Jamaica has imposed import restrictions on poultry products from various locations in North America in the wake the numerous avian influenza outbreaks that have occurred in the United States and Canada.
The island's agriculture ministry has announced that fresh and frozen poultry, hatching eggs and various byproducts from U.S. states, Kansas, Arkansas, Missouri, Minnesota, California, Idaho, Oregon and Washington, will be restricted until further notice. Poultry imports from Canada's British Columbia were also restricted, effective March 19.
The Jamaican government said the trade restriction measures "are intended to safeguard the country's poultry and public health" from the H5N2 avian influenza strain.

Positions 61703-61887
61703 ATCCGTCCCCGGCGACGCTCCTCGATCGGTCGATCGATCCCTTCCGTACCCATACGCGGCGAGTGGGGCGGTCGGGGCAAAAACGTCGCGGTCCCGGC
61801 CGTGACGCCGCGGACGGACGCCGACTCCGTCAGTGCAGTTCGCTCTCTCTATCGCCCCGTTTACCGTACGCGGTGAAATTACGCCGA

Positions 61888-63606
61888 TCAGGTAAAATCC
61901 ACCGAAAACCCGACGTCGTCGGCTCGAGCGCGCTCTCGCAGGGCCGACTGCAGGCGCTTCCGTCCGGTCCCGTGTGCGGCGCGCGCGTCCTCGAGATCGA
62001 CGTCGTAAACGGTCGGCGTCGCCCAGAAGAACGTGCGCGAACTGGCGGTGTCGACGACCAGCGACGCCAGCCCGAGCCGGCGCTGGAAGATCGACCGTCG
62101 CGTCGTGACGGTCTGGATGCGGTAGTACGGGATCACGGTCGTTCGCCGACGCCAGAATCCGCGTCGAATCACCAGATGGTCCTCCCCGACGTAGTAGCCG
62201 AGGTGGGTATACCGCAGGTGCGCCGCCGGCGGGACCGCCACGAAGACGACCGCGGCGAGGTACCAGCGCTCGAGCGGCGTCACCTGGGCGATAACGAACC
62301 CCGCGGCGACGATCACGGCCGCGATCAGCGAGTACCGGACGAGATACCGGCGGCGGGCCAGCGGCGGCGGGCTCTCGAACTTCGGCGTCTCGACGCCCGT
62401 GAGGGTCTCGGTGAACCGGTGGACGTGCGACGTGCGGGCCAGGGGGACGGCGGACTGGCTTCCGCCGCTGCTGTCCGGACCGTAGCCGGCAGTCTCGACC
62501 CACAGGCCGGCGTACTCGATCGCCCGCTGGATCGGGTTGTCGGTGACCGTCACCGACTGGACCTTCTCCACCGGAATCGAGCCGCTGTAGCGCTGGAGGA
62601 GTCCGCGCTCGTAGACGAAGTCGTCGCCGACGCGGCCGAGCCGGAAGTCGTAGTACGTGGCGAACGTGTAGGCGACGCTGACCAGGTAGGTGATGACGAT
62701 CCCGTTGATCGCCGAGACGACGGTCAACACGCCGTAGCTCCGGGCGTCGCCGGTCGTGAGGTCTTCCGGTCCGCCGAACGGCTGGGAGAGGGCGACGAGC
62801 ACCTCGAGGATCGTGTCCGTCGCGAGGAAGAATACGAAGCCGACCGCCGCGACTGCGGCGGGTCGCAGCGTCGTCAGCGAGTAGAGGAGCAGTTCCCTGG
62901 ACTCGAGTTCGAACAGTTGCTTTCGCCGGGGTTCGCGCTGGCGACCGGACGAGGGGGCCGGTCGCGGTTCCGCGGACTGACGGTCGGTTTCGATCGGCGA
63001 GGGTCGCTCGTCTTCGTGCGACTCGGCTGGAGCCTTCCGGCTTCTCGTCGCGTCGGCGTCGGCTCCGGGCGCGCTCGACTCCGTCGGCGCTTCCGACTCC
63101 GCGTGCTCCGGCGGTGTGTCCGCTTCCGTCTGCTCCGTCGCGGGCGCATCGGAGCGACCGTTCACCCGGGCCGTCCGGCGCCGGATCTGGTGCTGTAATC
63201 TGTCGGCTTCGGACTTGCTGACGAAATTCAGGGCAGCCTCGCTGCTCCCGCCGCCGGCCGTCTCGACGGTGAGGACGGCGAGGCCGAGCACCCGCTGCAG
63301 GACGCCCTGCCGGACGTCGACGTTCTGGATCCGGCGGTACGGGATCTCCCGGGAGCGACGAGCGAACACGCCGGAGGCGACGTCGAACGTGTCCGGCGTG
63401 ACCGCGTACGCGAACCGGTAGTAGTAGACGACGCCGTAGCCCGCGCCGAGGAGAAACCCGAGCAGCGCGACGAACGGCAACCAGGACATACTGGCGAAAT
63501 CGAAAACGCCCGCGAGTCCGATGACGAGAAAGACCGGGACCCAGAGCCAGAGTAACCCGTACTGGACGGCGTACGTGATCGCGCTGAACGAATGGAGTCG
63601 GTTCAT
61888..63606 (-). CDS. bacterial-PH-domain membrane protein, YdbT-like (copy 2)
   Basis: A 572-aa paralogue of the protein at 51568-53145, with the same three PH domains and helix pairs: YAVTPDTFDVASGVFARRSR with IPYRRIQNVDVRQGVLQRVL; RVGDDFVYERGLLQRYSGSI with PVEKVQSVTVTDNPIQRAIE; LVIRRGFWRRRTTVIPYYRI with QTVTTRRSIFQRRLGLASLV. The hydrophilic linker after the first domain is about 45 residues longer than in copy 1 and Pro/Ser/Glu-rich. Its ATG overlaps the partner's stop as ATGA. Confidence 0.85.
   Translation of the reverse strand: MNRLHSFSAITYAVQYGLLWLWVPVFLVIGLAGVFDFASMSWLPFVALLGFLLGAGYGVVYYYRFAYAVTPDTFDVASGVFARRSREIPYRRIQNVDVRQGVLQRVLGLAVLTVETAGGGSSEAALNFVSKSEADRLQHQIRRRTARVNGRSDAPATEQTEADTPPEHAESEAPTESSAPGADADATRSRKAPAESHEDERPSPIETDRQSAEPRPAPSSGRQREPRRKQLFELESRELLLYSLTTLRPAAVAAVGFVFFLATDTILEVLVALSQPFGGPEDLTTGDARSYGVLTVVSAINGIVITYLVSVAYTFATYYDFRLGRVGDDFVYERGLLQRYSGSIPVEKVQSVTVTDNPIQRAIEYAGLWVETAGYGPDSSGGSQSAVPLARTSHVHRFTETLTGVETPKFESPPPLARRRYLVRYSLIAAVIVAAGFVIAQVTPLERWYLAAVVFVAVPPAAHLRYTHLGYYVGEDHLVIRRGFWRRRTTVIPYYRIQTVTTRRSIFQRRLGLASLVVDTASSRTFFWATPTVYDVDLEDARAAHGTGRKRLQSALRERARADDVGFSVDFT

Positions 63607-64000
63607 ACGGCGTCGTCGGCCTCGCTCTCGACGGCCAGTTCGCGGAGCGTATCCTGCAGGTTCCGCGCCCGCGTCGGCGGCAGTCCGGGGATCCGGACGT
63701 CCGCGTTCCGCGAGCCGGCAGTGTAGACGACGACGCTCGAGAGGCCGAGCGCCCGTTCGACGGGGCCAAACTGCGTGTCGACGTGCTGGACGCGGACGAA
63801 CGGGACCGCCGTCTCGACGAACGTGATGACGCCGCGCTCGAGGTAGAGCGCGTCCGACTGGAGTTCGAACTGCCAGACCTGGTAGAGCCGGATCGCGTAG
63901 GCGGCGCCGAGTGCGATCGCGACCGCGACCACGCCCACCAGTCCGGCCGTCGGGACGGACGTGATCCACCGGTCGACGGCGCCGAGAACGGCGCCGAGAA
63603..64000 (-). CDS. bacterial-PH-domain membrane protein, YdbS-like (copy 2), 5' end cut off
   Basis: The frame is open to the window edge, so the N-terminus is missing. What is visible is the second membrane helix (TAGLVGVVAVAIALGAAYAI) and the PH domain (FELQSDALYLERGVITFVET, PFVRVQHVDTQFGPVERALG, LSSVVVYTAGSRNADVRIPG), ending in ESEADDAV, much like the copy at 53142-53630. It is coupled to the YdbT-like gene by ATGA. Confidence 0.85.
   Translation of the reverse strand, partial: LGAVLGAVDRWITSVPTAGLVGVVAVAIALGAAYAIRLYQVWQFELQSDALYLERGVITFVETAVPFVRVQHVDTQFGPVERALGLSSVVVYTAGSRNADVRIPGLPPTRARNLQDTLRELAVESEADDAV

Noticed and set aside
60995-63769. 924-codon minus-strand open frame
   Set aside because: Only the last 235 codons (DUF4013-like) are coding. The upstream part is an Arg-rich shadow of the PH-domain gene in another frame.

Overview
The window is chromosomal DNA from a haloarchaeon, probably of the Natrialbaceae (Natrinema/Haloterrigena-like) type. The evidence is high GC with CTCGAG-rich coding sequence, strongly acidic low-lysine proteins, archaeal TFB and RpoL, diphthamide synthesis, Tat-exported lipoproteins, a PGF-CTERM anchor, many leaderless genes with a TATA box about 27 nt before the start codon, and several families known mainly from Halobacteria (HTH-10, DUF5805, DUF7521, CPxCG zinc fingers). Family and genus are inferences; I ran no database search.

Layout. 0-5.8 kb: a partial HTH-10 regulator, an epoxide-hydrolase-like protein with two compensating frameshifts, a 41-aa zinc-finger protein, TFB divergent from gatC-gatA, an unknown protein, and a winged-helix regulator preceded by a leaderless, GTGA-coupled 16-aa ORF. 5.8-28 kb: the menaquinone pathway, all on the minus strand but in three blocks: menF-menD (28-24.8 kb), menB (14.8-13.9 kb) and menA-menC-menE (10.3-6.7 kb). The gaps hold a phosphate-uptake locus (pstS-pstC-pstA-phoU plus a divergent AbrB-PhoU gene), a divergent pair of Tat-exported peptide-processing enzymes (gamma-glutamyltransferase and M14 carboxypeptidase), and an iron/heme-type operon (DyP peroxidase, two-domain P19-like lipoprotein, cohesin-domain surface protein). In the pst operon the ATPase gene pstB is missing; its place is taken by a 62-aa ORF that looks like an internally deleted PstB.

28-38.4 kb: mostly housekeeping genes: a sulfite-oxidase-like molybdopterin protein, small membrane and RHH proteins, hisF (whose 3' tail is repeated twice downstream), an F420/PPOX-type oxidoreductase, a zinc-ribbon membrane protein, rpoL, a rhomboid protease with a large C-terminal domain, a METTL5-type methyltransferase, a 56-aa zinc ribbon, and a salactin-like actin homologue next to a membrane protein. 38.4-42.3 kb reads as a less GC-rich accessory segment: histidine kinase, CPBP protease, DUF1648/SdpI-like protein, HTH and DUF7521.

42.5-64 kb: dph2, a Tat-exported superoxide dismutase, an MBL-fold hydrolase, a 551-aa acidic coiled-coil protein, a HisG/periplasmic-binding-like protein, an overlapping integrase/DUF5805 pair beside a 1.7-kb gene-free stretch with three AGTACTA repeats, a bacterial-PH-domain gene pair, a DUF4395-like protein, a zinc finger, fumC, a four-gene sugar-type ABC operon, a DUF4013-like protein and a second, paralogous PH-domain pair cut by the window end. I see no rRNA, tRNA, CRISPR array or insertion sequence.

Numerous other countries have already banned poultry imports from impacted North American areas.
Jamaica takes other steps to keep avian influenza away
In addition to the imposition of immediate trade restrictions, the Jamaican agriculture ministry says it has taken other steps to safeguard Jamaica’s poultry and human health.
It says a National Emergency Animal Disease Committee is in place to execute programs necessary to ensure Jamaica's preparedness to handle outbreaks of animal diseases, including avian influenza. The ministry also says it has engaged major players in the poultry industry and has been communicating with importers, Jamaica Customs Agency and the Ministry of Health on the matter.
The ministry says further engagement will involve backyard and small-scale poultry operators, egg farmers, pet bird owners, pet stores and all other stakeholders to ensure full cooperation.